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December 10, 2001
Calif. Official Claims Sexual Harassment
A s
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enior employee of Ventura County, Calif., has sued the county, saying she endured a hostile work environment after spurning sexual advances from her 70-year-old boss.

Terry Dryer, 51, claims that the stress resulting from the criticism and verbal abuse she took from former County Administrator Harry Hufford forced her to take a leave from her position as chief deputy administrative officer in February.

The Los Angeles Times, citing court documents, reports that Dryer alleges:

  • Hufford's attitude toward her changed after she turned down his repeated requests to meet him alone after working hours.

  • Hufford retaliated by taking away important job assignments and was demeaning toward her in front of other senior managers.

  • The county's Human Resources Department took no action when she complained about Hufford.

Dryer went on disability leave when it became apparent she would get no help, said attorney, Donald M. Adams. "It was the boss who was doing it," he told the Times. "She had nowhere to go but out."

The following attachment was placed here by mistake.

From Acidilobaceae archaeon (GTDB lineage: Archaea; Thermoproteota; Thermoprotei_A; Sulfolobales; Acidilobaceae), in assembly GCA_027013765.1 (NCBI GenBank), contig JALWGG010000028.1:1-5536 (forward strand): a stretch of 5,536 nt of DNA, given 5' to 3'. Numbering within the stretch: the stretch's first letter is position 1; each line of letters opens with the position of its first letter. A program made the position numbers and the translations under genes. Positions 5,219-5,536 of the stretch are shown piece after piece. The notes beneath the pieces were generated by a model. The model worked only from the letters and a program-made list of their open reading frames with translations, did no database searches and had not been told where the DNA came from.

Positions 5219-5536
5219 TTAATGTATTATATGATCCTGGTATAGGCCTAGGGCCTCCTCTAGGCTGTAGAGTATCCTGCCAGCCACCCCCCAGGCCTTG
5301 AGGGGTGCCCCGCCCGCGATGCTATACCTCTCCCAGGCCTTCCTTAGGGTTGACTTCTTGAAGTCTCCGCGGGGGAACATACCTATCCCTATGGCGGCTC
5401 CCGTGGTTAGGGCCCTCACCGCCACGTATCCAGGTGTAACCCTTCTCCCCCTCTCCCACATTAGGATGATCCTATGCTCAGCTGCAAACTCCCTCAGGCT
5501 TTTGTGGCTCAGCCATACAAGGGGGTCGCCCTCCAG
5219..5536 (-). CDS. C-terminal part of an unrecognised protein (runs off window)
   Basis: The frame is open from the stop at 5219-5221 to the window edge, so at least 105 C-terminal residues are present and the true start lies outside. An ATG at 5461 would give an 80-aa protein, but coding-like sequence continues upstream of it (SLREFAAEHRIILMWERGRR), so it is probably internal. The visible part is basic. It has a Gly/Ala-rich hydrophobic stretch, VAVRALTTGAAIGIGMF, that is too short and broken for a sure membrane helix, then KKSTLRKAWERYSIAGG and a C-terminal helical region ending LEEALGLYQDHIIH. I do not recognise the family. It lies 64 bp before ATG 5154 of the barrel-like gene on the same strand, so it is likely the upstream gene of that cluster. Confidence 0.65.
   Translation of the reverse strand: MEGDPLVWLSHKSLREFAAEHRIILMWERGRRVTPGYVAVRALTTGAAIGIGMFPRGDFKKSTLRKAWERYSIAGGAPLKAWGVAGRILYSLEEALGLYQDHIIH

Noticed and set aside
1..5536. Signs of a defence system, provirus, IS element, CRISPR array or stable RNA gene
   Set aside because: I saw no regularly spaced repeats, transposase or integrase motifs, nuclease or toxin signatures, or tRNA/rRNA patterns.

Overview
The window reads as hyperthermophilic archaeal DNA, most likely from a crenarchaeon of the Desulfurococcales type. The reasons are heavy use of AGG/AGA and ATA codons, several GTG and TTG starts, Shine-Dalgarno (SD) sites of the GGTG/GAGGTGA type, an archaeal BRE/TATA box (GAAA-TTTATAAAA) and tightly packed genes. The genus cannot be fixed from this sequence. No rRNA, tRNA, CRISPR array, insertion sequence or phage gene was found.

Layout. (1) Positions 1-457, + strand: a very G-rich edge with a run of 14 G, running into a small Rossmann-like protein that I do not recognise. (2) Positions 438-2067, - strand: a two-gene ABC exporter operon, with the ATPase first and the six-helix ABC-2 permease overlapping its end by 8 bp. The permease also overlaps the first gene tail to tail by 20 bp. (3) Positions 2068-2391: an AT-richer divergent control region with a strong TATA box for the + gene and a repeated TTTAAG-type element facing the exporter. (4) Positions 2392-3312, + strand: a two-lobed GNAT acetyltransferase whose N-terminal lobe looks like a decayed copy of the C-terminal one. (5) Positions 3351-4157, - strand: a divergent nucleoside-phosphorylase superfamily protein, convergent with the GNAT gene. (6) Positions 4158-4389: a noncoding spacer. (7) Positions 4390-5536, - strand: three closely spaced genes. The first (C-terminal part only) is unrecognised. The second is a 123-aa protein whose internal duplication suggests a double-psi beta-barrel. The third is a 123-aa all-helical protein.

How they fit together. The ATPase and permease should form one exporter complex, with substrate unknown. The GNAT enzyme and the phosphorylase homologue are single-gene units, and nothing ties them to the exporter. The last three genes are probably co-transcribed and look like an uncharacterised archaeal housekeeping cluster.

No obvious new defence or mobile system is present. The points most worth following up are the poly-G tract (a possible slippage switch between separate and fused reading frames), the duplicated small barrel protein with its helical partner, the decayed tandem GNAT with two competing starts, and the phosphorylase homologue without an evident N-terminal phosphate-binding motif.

The lawsuit names the county and Hufford as defendants. Dryer is seeking $1 million to compensate for lost earnings through age 65 and other unspecified damages.

County Counsel Frank Sieh called the suit "meritless" and said the county will "do everything possible to defeat it."

The Times said Hufford could not be reached for comment.

The county is investigating Dryer's claim that Human Resource officials failed to act on her complaint that Hufford had behaved inappropriately toward her and another female employee whom Dryer supervised, Sieh said. That second employee is not identified in the lawsuit.

"I don't have any details on that, so I wouldn't want to speculate," Sieh said.

Hufford stepped down in March after completing a temporary assignment as the county government's top executive. Hufford was chief administrative officer for Los Angeles County from 1974 to 1985 and again in 1993 when that county was facing a financial crisis.

Dryer began her county career in 1973 as a typist. She worked her way up to become a chief deputy administrative officer, a position that pays $111,000 in salary annually, plus $40,000 in benefits.


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